[Ads-l] sled = snowmobile

Chris Waigl chris at LASCRIBE.NET
Thu Sep 7 18:21:21 EDT 2017


>From what I'm hearing first-hand in Alaska, both snowmachine and sled are
mostly used, though with slightly different distributions. (Snogo, too,
which I think of as more Canadian, and more rural.) An utility snowmachine
used for trapping, winter transport and trail work is often referred to as
a sled. Outdoorsdirectory.com is an excellent source of examples for this
use. When there's a risk of confusion with a dog sled, snowmachine can be
substituted. (For example in the dog mushers' association I'm a member of,
we usually refer to snowmachines available for trail work, not sleds -- the
term sled evokes dog sleds first. However, if the context is clear, sled
can be used too ("Did you manage to pull out that sled you jammed in the
creek last weekend during trail work?" "How do you like the engine on your
new sled?")

Usually there isn't much danger of confusion: the difference between the
two modes of transport is not just the sled, but also the presence or
absence of a dozen or so dogs, who are usually the salient bit of the
setup. (So for example you'd say about someone that they use a dog team to
run their trapline.)

There's an additional risk of confusion because you can buy a sled to pul
as a trailer behind a snowmachine. Also from Outdoors Directory:
http://forums.outdoorsdirectory.com/showthread.php/21399-Snowmachine-Utility-Sleds
"Would like to get some ideas/opinions from you folks on Utility Sleds. I"m
wanting to purchase one for my snowmachine, for ice fishing, etc.., but not
sure what type to get." They're also called pull-behind sleds, or by the
most well-=known brand names (Otter sled).

For the recreational machines used by youth to ride for fun, they're more
commonly called snowmachines -- sled has a connotation of utility use. This
said, I haven't talked recreational snowmachining with many teenagers.

Where I sit, using snowmobile is the mark of someone from Outside
(not-Alaska).

Chris

On Thu, Sep 7, 2017 at 9:02 AM, Barretts Mail <mail.barretts at gmail.com>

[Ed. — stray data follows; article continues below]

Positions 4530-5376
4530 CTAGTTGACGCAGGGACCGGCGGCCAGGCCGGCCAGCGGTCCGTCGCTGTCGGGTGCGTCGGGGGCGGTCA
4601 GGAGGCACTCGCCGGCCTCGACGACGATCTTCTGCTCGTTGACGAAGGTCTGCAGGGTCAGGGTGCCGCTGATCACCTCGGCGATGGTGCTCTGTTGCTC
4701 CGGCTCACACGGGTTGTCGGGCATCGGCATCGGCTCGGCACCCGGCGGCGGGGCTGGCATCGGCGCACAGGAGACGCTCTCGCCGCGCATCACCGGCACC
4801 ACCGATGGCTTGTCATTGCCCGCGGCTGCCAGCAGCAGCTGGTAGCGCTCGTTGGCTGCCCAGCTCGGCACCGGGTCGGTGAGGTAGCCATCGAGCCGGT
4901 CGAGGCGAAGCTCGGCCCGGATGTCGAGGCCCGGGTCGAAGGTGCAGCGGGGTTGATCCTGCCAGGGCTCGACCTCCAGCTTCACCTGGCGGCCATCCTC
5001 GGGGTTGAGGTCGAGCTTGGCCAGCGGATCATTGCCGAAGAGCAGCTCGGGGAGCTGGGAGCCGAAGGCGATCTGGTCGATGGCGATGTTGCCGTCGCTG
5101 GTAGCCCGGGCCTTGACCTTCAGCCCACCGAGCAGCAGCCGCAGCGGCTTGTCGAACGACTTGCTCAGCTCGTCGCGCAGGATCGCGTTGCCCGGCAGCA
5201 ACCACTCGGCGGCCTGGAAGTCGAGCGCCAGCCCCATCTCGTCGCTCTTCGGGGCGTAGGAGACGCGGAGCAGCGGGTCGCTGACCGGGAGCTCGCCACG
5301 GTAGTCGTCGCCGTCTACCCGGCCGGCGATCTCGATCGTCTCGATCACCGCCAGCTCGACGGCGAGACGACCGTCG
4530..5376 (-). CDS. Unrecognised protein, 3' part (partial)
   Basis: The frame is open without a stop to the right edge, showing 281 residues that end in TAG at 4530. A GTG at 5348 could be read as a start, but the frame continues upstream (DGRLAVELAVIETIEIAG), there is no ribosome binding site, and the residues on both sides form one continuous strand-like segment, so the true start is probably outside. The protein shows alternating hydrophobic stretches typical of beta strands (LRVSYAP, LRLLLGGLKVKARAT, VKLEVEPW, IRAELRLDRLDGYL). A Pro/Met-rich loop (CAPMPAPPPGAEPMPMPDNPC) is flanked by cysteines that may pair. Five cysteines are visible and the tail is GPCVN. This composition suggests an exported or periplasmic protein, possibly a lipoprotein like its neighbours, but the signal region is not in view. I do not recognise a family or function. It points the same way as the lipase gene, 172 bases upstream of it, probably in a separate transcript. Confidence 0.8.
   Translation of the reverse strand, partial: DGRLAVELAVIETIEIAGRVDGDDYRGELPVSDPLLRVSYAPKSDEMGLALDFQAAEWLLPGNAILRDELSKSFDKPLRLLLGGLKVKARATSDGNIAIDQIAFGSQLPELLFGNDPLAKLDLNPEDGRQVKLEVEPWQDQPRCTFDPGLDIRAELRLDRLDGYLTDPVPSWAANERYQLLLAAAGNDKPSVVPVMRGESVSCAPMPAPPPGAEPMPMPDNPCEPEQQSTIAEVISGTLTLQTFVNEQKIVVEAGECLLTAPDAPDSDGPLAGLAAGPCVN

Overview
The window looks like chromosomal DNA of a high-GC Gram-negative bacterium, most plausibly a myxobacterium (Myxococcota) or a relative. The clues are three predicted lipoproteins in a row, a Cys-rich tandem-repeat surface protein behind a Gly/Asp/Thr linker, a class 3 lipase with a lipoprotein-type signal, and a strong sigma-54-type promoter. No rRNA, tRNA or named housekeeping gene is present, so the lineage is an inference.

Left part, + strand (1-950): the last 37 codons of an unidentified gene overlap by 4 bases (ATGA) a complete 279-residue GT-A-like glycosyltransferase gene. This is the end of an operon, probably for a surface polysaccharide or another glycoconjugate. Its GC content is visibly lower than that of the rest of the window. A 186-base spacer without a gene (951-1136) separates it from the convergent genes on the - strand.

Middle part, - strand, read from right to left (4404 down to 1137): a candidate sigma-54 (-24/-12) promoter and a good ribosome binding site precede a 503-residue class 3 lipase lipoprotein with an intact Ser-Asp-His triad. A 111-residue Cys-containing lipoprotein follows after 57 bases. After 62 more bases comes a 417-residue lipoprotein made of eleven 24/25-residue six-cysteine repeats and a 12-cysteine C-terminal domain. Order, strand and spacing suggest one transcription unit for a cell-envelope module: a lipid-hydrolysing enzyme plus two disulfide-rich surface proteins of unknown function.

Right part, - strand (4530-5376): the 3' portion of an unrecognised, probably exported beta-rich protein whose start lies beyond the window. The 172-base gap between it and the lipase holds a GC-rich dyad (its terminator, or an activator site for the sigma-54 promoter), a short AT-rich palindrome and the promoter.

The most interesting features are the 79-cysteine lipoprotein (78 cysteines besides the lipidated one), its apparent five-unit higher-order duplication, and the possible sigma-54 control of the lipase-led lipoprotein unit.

wrote:

> On 2 July 2002, Barry Popik found “snowmachine” for “snowmobile” in an
> glossary of Alaskanisms (http://listserv.linguistlist.
> org/pipermail/ads-l/2002-July.txt <http://listserv.linguistlist.
> org/pipermail/ads-l/2002-July.txt>).
>
> On a recent trip to Alaska, I was told secondhand that “snow machine” was
> out and “sled” was in, and I found confirmation with use in the wild. Had I
> not been told in advance, I would have been very confused!
>
> Since dogsledding is still practiced, people use sleds behind their
> snowmobiles to haul things and children surely still sled, there seems to
> be lots of opportunities for miscommunication. I don’t know how ambiguities
> are worked out, though perhaps it’s context like “bike” for bicycle and
> motorcycle.
>
> 1. http://forums.outdoorsdirectory.com/showthread.php/51079-Best-
> Trapping-Sled <http://forums.outdoorsdirectory.com/
> showthread.php/51079-Best-Trapping-Sled>
>
> Thread: Best Trapping Sled?
> What advice would you give regarding snow machines?
>
> 2. http://cs.amsnow.com/sno/manufacturers/f/16/t/48549.aspx <
> http://cs.amsnow.com/sno/manufacturers/f/16/t/48549.aspx>
>
> Breaking in a new sled?
> How would you guys reccomend breaking in a brand new sled (09 600 H.O. CFI
> SB)?  I have heard not to go over 60 for the first 100 MPH.  But I have
> also heard that if you baby it the first few hundred miles the sled wont be
> as fast as if you hadn't babied it.
>


Chris Waigl . chris.waigl at gmail.com . chris at lascribe.net
http://eggcorns.lascribe.net . http://chryss.eu

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